- You need two strong chambers and two strong CEO’s.
- You can build a bigger, better and stronger chamber for the community.
- What can you do better together? Advocacy, programming, sponsorships, etc.?
- Desperate or aspirational? That’s the bottom line when chambers are thinking about a merger. Mergers will have a better chance if they are aspirational.
- Hire an outside consultant to facilitate the hard questions (knowing that each CEO could facilitate a discussion, but it allows a 3rd party to say the things that need to be said, while keeping/leaving the CEO’s whole).
- One committee to do board due diligence (keep it small), and make sure you have representatives from both chambers on that committee.
- Identify the sacred cows of each chamber.
- What are the non-negotiable's (i.e. no staff lay-offs, etc.)?
- Should both offices be retained with new name?
- Should the new chamber be led by co-CEO’s? Not the best model but a big hurdle for most mergers would be removed, in the short-term.
Challenges of a Merger
- Voting volunteers off the board.
- Who is the new CEO or do you have co-CEO’s (as stated above)?
- Both chambers need to agree.
- Most mergers will have chambers coming to the table from different positions, one is usually hurting more than the other.
- If the chambers come from a competitive background with each other, that’s a big hurdle to get over.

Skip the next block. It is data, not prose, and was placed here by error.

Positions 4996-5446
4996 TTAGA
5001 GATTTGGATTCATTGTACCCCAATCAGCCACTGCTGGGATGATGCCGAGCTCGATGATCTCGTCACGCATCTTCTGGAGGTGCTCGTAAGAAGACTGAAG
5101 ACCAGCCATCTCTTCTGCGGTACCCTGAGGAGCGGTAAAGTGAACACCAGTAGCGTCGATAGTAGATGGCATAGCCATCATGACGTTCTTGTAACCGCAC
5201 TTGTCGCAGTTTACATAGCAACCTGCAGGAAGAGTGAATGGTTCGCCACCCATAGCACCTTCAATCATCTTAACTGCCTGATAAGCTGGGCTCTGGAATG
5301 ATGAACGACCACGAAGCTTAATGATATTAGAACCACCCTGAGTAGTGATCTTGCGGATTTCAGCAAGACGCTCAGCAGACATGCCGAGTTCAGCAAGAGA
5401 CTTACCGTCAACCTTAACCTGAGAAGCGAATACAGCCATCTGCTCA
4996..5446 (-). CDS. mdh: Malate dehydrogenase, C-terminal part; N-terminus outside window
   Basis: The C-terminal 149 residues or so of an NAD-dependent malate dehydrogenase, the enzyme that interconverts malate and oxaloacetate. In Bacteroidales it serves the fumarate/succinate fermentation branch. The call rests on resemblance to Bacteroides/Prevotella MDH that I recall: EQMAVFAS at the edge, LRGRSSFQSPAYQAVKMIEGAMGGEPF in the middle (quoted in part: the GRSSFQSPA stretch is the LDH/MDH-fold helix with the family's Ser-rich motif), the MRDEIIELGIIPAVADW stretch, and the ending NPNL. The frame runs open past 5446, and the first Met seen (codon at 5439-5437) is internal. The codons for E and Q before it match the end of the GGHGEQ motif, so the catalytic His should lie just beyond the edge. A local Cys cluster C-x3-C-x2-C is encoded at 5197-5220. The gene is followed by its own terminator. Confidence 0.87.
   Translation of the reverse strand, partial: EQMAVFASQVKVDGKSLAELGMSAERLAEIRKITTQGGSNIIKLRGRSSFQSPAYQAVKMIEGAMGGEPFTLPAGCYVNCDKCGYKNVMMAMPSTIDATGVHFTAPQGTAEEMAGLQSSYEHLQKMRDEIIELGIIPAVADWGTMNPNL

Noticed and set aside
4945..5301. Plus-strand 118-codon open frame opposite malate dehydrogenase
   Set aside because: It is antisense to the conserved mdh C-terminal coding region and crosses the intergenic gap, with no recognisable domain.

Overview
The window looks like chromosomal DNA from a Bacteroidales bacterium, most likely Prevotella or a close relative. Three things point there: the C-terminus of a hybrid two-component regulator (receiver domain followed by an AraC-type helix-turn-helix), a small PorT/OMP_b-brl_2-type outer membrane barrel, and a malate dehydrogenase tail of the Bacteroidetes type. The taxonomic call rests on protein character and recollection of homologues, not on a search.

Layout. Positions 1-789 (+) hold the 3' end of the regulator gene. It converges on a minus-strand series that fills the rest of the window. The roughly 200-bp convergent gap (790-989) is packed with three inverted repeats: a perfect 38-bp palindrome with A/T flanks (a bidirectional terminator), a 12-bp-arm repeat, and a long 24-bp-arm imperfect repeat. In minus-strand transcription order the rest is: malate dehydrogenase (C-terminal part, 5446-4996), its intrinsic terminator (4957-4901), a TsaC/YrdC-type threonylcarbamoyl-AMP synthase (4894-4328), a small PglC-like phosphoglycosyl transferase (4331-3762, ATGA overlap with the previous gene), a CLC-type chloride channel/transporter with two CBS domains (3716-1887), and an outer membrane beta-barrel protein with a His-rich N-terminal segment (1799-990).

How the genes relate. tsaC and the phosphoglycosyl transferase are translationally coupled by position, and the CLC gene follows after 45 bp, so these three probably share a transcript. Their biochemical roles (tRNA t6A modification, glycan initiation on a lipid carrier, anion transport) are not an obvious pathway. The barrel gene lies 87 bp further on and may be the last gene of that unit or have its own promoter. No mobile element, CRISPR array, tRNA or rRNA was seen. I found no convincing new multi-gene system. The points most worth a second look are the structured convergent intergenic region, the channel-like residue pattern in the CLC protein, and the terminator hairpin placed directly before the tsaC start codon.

- The other challenge is when missions don’t align of the two chambers.
They couldn’t stress enough that stakeholders, from both entities, need to be involved in the process, (i.e. task forces, committees) to help the merger with the key questions.
They did discuss options such as a contract for services model prior to a formal merger (think dating before getting married), as well as, the bank model where you centralize certain services (HR, membership, Finance, CRM), and have branches to serve the community.
A couple of final comments on lessons learned and best practices from the panelists included:
- Listen to your stakeholders;
- All parties need to be at the table;
- Make a business case;
- Get advice from your peers across the country that have gone through the process; and finally
- Hold us harmless (a company pays what they paid both chambers at least during the first year).
For an article from ACCE on the subject go HERE.